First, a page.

Buen Provecho!

By Suzanna Delgado

Thanksgiving rapture was in everyone’s eyes as they walked past aisles and aisles of canned cranberry sauces and canned sweet potatoes. A young Salvadorean couple talked excitedly of how they were going to season the turkey for the next day and laughed as mentioned “grandma chochis,” as they carried baskets of Goya and Bedia products through the aisles.

Most Latinos in the Key Food, Met and Bravo supermarkets bought many Hispanic food products in the days before Thanksgiving. Their twist to the traditional American holiday meal captures the food tastes and traditions of the Latino community.

Seasoning poultry or meat is of great importance to any Latino, especially for a feast. Asked if he contributed to cooking for Thanksgiving, one young Mexican said he had always been in charge of seasoning the turkey. He particularly recommends hot spices or hot dried peppers, such as guindillas.

His family’s meals are hot and spicy, he says: “The kids love it when I overdo the spiciness, because it’s always entertaining seeing someone in the family make a pained face and then make believe that it’s okay.”

Typically, he says, Mexican families do not use gravy at Thanksgiving but instead make “two moles” – brown and green mole. Both, he said, can be bought at the supermarket and only need to be heated up.

A Colombian woman says that her seasoning takes two days, because she doesn’t want her turkey to be dry. She pokes her turkey with a sharp, thin knife and pours orange juice inside and outside, she says, so that it will not “smell like feathers.” The next day she puts a huge amount of cut-up scallions with ground cumin, salt and olive oil in a frying pan on a medium heat and spreads it inside and outside of the turkey.

“It’s tiring,” she says with a sigh. “Especially because I am the only one in the family that does it like this since we were in Colombia. This day is like Christmas day for us back in Colombia. The whole family comes and we eat and joke,” she says.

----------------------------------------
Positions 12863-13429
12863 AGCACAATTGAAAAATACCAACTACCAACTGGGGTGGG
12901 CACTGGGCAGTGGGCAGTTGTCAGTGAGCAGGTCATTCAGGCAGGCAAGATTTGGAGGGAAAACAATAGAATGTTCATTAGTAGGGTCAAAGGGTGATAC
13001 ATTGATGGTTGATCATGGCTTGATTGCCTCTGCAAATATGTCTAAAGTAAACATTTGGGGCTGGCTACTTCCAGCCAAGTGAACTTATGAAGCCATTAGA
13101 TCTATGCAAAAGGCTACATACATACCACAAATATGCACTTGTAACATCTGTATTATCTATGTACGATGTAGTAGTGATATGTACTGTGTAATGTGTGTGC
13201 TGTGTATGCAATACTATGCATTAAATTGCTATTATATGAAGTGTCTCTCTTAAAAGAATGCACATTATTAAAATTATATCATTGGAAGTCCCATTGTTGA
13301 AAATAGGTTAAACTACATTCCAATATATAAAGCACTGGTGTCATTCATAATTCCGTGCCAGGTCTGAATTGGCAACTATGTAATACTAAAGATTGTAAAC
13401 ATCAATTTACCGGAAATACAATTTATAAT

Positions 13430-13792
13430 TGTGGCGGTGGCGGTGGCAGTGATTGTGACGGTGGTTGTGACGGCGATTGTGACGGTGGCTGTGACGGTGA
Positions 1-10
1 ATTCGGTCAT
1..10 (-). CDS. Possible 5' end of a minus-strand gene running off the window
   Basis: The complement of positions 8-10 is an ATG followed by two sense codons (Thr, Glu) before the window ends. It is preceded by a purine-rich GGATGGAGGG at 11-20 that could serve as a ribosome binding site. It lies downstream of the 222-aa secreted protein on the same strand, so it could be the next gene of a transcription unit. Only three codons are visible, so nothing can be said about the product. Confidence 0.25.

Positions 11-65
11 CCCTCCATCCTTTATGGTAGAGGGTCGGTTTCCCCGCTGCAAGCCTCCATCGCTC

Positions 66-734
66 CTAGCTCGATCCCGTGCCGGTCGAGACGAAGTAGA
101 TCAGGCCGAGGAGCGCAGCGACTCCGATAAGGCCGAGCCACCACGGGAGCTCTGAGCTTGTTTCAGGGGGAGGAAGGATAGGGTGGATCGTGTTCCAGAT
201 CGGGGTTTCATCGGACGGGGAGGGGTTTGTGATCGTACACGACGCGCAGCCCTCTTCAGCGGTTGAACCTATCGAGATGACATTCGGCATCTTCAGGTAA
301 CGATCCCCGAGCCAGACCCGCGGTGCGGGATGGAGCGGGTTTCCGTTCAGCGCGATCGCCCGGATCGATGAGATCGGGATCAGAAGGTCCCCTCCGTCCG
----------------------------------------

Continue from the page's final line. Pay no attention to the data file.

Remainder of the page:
Although the seasonings that Latinos use on turkey differ, the side dishes are even more distinctive.

“I can’t stand turkey,” says a Dominican college student at Queens as he puts some things in his backpack, “Thursday is going to be great, though. All I am going to eat is my aunt’s ‘patalon de platano,’ which is something like lasagna with potatoes and ground beef.”

Asked what other side dishes there would be, his eyes light up and he exclaims: “Rice with pigeon peas and fried green plantain. I am going to make the avocado salad, which is only slices of avocado with lemon juice, salt and pepper.”

Salads are important side dishes in Latino households, a Peruvian lady said, because “it is always nice to see some green on your plate.”

Her Thanksgiving meal includes a romaine lettuce with tomatoes and olives salad, potato salad, raisin and carrot salad, and red cabbage salad with sliced beets.

A young Salvadorean couple says they like to include not only dishes from El Salvador but from other countries, such as Mexico – and even Italy.

“We love Thanksgiving because we choose the typical dishes we want to include in our meal,” she says. “For instance, from our country we will include tamales and ‘pupusas,’ which will be made up of either black beans, cheese or pork. But we have to have Mexican tacos; we love them, so why not? We also have baked ziti and linguini with clam sauce for our friends who love pasta.”

Dessert, for many Latinos is their favorite part of the meal. Many Latinos enjoy hot rice pudding or arroz con leche and other typical desserts.

The Peruvian woman says her desserts include mazamorra morada, a kind of fruitcake made of purple corn, apple, quince, clove, cinnamon stick and other fruits. The Colombian woman says her family liked to eat natilla, a kind of custard, typically a Christmas dessert in Colombia, because it makes the family reunion complete and “brings back the good memories.”

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